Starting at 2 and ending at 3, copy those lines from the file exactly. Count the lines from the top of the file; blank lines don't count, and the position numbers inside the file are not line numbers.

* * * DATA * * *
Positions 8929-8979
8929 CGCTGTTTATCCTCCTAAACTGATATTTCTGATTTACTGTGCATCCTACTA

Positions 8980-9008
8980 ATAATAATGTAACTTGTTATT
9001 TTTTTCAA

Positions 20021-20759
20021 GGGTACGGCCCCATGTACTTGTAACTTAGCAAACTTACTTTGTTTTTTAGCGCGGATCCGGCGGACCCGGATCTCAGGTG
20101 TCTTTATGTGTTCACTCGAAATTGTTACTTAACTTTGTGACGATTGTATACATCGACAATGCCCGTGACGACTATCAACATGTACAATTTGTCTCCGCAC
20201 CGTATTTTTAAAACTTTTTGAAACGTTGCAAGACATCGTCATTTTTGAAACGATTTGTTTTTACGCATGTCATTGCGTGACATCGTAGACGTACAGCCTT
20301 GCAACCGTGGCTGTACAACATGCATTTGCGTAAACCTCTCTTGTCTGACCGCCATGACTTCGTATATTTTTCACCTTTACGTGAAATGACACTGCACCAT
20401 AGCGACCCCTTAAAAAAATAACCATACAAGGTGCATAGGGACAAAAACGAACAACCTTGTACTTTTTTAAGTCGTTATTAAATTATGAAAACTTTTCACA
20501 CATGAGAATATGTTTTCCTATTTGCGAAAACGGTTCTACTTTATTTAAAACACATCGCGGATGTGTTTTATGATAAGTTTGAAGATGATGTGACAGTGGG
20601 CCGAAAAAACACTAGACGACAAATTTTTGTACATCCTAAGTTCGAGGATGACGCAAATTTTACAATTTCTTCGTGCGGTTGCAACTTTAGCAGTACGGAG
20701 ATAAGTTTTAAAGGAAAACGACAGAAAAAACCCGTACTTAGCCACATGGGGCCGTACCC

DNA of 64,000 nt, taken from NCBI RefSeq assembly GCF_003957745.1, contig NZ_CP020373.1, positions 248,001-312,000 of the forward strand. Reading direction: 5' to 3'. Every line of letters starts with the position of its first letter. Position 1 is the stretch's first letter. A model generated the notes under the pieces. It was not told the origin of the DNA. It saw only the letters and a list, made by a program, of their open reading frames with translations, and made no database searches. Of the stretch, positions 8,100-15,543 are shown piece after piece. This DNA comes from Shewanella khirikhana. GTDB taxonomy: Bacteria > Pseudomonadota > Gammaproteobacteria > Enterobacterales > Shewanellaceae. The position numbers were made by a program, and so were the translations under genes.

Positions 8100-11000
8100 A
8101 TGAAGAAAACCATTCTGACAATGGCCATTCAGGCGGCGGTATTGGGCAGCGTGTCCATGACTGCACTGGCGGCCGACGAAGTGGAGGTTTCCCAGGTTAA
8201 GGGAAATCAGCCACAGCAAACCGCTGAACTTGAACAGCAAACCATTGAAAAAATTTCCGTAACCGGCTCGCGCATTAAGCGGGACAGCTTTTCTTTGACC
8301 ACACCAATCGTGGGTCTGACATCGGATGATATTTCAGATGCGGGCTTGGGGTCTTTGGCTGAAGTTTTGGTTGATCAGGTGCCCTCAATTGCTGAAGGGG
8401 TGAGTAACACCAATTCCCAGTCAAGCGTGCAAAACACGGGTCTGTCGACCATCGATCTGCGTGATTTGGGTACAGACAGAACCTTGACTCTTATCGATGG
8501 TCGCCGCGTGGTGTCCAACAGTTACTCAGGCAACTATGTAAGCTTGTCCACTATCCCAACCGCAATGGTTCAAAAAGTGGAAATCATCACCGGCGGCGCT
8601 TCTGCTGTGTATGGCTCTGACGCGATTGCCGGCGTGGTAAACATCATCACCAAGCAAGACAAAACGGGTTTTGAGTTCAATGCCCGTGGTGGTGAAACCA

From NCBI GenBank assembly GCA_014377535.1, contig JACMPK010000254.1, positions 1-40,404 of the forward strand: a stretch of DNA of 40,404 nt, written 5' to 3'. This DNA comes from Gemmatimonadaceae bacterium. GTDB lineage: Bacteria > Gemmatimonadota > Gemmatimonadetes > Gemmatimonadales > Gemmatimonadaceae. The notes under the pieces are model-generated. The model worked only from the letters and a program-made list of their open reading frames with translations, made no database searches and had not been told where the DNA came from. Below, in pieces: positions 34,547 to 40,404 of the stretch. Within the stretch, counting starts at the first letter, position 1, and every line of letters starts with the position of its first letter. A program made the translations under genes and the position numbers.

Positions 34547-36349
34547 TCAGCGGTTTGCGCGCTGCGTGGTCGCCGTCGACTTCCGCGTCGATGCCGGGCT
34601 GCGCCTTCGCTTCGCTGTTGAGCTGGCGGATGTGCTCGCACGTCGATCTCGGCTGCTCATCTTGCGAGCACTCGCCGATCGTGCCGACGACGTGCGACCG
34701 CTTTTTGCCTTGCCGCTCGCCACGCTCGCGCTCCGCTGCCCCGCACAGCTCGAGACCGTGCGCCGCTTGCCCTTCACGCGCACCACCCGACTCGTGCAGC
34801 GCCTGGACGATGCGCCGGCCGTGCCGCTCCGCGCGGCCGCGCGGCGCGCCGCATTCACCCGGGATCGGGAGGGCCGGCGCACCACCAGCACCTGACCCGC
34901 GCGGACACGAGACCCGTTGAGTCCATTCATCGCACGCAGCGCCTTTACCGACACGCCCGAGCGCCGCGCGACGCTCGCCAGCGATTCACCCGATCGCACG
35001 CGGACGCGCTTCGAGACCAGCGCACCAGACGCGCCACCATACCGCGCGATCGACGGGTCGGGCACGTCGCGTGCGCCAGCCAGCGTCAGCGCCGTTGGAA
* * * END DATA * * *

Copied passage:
8929 CGCTGTTTATCCTCCTAAACTGATATTTCTGATTTACTGTGCATCCTACTA

Positions 8980-9008